COLUMN: What’s wrong with the image?

When my grandchildren were small, I made a deal with some of them that when I was old, they would take me around and about in a wheelbarrow.

When my grandchildren were small, I made a deal with some of them that when I was old, they would take me around and about in a wheelbarrow.

They’ve never done it. When I mentioned this my two oldest great-grandchildren (cousins) the other day, GGS#1 looked at me like I was crazy, GGD#1 burst out laughing. As it happened, her mother (one of the potential wheelbarrowers) overheard the conversation. She pointed out I had threatened to visit said grandchildren when they had homes of their own and jump on their beds and eat all the good stuff in their fridges (payback time) and I haven’t done it. Yet. Jumping on beds might be a challenge but I certainly could raid their fridges.

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Quesnel council is seeking a branding consultant to help the city find a new identity and shed its reputation as a “rough-and-tumble logging town.” I hope they have better luck than we did a few years ago when we nearly became the Republic of Life.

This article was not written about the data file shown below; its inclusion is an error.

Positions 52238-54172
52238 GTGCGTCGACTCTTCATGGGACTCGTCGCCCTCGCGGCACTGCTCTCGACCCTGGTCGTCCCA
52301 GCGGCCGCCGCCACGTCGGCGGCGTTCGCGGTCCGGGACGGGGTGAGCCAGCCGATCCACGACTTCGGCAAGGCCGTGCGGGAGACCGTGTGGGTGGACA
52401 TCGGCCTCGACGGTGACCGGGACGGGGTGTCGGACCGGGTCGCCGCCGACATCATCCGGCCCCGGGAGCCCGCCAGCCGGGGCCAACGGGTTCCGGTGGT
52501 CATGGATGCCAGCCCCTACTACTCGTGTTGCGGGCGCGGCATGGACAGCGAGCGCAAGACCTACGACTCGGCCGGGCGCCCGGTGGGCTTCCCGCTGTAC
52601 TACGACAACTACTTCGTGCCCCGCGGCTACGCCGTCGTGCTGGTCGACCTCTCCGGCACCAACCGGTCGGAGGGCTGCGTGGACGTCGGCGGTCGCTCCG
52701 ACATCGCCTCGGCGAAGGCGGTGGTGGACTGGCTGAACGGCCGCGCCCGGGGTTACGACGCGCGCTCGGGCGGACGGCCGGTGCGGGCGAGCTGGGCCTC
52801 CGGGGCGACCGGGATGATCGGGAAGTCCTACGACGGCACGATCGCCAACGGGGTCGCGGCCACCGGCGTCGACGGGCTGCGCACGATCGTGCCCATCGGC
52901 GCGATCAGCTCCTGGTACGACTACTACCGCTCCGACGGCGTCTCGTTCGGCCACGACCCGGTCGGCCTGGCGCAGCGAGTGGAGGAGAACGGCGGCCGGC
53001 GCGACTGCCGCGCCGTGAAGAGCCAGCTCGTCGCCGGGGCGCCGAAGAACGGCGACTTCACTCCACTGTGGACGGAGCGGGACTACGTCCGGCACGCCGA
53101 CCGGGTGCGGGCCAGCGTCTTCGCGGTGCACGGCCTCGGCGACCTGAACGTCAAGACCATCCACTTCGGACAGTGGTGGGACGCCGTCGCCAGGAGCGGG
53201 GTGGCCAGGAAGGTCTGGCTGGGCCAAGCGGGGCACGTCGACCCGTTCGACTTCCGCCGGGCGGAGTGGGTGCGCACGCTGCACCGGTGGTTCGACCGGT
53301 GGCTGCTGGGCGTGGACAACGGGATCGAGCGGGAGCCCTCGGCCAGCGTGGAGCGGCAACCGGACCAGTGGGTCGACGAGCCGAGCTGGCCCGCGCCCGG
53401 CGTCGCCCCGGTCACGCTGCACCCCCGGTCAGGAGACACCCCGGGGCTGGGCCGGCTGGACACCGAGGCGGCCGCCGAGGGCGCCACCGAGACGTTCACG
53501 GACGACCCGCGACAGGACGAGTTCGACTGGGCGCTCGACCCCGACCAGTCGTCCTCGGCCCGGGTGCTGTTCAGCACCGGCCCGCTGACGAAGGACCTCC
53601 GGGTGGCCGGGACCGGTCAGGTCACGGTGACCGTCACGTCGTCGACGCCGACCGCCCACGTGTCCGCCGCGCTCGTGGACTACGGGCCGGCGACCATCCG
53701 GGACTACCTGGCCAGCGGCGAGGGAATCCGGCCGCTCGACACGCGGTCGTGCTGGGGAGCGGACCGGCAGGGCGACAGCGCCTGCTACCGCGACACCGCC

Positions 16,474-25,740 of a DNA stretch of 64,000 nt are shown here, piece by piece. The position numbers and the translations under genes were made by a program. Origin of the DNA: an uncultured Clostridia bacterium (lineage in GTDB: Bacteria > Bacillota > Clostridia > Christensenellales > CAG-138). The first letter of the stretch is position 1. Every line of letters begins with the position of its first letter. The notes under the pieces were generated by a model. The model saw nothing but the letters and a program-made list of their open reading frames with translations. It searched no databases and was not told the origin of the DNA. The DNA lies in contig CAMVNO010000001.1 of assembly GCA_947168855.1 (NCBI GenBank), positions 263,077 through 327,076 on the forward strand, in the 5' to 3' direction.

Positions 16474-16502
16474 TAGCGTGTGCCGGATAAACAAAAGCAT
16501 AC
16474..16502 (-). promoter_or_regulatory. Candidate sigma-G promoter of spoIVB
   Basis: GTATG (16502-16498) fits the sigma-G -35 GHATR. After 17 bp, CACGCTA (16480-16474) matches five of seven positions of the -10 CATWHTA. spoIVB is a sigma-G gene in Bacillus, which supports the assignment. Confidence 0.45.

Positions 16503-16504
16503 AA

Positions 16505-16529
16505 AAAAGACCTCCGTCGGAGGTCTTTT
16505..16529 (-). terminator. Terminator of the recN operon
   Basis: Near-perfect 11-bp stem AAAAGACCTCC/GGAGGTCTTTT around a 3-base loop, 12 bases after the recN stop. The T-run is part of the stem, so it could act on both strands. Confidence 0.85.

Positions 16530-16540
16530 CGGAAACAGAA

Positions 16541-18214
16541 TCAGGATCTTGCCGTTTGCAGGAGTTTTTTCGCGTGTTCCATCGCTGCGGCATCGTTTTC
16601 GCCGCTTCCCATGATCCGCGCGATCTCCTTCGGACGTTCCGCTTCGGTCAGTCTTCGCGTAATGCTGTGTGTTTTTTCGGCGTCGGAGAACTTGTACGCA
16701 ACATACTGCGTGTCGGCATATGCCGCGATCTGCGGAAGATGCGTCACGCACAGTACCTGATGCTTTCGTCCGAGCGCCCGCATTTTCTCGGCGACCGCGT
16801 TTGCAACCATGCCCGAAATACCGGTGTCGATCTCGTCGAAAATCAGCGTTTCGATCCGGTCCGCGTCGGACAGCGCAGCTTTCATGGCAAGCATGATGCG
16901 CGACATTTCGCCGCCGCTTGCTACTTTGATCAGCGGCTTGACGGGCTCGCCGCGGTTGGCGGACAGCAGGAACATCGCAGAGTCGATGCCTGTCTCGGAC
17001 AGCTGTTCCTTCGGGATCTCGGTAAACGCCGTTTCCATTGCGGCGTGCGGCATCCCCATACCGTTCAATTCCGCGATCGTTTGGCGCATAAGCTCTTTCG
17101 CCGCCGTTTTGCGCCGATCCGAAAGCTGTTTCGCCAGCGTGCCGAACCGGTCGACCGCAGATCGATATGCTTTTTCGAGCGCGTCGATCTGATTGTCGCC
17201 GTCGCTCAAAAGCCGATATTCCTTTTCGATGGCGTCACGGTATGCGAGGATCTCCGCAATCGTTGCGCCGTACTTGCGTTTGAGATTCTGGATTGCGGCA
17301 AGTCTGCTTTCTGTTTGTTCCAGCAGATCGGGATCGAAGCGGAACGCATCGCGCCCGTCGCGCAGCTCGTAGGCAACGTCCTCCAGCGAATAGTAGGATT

Question: What’s wrong with the logging or cowboy image?

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Haven’t heard any yowling yet about B.C. car insurance rates increasing yet but plenty of people are peeved about increased hydro and health insurance rates. Critics say B.C. Medical Services Plan premiums are a regressive form of taxation that puts some $2.5 billion in the government’s coffers. It certainly helps balance the budget but it puts another dent in people’s pocket books.

According to B.C. Finance Minister Michael de Jong, low-income families in B.C. might pay more than double the total tax they would in Alberta or Quebec, but less than they would in other provinces. Mr. de Jong says B.C. had the lowest provincial personal income taxes for individuals earning up to $122,000 in 2016, and that in most wage brackets, we are second or third lowest in the country. However, according to The Tyee, a table at the back of the Budget and Fiscal Plan — 2016/17 to 2018/19 shows poorer families actually do worse in B.C. when the overall tax picture is considered.

Diana French is a freelance columnist for the Tribune. She is a former Tribune editor, retired teacher, historian, and book author.